updated 12/12/2012 6:50:24 PM ET 2012-12-12T23:50:24

The truth prevailed over the lies this year and that made all the difference in President Obama’s re-election.

Let me finish tonight with this.

Memory is a fascinating thing: what we choose to hang onto, what hangs on in our mind no matter what we choose.

If you’re like me, you remember the big ones: You remember the president’s bad night in that first debate. Actually, that’s one I’ve tried hard to get out of my mind. It’s punishing just to think about.

You remember the oddness of watching Mitt Romney standing in front of those rich people in Florida talking trash about the folks who can’t afford to pay $10,000 to sit all dressed up listening to this stuff and feeling so, so successful in life.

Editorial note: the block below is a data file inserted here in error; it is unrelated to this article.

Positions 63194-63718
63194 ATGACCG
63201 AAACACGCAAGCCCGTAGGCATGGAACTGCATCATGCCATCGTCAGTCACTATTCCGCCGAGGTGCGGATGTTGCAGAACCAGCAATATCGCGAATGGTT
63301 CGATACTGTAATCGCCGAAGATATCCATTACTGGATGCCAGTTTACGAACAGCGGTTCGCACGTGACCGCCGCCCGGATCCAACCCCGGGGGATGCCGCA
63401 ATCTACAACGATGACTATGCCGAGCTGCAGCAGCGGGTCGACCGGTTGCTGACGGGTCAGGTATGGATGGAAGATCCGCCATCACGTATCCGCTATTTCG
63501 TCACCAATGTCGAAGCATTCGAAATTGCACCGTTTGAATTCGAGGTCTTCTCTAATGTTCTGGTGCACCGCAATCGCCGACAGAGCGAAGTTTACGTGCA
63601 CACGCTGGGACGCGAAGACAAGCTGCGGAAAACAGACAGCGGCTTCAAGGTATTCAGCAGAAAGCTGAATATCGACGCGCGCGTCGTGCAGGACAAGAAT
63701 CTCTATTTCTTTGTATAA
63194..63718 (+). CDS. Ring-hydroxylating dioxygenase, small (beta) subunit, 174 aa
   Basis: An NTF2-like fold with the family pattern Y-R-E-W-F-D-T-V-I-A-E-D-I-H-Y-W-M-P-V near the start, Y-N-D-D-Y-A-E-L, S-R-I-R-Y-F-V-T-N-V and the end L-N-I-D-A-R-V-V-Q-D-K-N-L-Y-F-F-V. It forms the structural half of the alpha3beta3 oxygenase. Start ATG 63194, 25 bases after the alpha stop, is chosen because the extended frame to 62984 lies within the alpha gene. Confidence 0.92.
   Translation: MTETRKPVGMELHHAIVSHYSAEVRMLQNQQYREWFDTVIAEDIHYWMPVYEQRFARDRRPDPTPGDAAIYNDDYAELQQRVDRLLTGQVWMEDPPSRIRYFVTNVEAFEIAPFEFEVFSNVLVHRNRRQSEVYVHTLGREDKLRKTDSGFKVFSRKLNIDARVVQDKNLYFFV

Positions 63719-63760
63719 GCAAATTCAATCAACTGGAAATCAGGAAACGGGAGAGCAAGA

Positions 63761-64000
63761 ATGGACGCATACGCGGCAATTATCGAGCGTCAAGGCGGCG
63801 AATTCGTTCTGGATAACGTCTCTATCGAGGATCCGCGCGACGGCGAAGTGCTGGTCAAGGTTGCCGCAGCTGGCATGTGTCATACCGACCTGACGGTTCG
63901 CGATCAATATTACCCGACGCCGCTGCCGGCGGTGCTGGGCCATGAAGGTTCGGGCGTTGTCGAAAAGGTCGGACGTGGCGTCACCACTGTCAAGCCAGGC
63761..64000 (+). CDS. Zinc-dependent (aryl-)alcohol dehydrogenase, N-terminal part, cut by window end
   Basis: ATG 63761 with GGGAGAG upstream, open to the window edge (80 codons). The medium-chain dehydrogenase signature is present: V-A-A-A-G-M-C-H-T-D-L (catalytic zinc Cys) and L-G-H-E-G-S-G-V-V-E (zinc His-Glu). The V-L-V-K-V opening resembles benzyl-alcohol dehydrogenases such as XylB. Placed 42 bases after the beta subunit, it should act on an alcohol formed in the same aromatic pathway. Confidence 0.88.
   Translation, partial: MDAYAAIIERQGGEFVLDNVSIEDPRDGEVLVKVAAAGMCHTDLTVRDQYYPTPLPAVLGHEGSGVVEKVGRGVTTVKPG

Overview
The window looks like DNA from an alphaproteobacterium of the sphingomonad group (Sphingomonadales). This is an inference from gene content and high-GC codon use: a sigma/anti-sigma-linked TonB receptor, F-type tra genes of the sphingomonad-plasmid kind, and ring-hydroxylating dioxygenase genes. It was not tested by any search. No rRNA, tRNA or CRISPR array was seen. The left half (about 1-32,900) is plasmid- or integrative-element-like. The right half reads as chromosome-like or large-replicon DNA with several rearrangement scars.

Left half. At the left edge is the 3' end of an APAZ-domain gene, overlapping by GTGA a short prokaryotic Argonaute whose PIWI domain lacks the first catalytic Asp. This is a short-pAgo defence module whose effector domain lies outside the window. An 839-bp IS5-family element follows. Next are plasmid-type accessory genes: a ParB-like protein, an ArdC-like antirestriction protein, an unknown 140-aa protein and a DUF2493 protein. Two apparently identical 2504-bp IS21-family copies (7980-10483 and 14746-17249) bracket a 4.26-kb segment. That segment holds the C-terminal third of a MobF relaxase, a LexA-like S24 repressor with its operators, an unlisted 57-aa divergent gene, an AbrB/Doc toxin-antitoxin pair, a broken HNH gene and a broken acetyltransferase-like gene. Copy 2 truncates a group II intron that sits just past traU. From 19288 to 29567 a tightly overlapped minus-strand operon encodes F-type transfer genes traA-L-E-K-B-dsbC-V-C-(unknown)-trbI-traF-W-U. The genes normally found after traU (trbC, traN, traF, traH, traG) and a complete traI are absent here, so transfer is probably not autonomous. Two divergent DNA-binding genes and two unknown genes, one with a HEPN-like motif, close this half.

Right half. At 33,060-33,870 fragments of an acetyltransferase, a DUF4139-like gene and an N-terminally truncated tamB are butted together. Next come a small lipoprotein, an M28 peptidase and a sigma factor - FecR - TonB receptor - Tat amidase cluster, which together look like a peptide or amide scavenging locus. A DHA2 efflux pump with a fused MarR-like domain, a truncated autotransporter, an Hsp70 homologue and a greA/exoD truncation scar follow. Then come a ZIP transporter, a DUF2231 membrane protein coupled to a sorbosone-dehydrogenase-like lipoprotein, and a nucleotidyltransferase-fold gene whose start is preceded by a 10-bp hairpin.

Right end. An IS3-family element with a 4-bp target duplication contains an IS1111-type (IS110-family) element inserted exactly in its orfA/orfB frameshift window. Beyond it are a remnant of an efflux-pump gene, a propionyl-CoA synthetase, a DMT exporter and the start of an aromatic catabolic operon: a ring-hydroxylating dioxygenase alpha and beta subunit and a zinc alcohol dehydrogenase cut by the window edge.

You remember the times that one side or the other said something in a TV ad you knew was wrong and it bothered you. If you’re like me, you’ll remember that occasion when the side you often agree with said something that just isn’t fair.

So it’s a real battle of impressions and which of them get to stay in your head.

I think the good news for the country this year is that the side that told the truth more often, though not always, won the election. And the side that said things that were dead wrong (like Romney’s ad about the Jeep factory heading to China, and the nonsense of getting rid of the work requirement for welfare, and the pathetic claim that President Obama spends his time out there in the world “apologizing”) lost. It really did.

And maybe, just maybe, the reason the people telling the most truth won and the people telling the most un-truth lost is for that very reason: we were, all of us, paying attention because it really mattered.


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